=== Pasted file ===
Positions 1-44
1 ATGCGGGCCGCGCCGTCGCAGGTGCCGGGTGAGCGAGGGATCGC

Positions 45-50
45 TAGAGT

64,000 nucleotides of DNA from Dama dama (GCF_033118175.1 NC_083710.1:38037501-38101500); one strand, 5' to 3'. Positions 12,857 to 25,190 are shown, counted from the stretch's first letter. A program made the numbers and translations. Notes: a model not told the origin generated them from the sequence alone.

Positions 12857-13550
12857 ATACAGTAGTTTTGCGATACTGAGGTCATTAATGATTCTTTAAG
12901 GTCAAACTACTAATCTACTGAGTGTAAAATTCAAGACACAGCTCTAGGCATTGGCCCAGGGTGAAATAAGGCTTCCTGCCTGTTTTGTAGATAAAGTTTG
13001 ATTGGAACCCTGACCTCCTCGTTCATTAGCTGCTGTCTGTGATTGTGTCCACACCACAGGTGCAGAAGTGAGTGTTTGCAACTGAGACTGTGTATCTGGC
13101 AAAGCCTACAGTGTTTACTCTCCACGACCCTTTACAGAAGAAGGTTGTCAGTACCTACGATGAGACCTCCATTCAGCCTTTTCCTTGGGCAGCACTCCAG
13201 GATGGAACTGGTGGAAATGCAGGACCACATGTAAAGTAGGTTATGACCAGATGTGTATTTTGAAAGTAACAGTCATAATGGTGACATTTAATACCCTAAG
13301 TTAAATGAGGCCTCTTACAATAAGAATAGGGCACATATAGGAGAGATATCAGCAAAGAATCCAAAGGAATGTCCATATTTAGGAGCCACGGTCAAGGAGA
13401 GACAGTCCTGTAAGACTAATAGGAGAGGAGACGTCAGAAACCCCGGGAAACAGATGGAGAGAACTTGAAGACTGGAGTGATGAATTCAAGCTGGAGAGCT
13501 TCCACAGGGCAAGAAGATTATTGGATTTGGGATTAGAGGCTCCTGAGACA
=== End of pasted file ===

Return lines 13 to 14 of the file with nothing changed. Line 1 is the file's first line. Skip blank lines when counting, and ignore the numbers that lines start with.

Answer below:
13401 GACAGTCCTGTAAGACTAATAGGAGAGGAGACGTCAGAAACCCCGGGAAACAGATGGAGAGAACTTGAAGACTGGAGTGATGAATTCAAGCTGGAGAGCT
13501 TCCACAGGGCAAGAAGATTATTGGATTTGGGATTAGAGGCTCCTGAGACA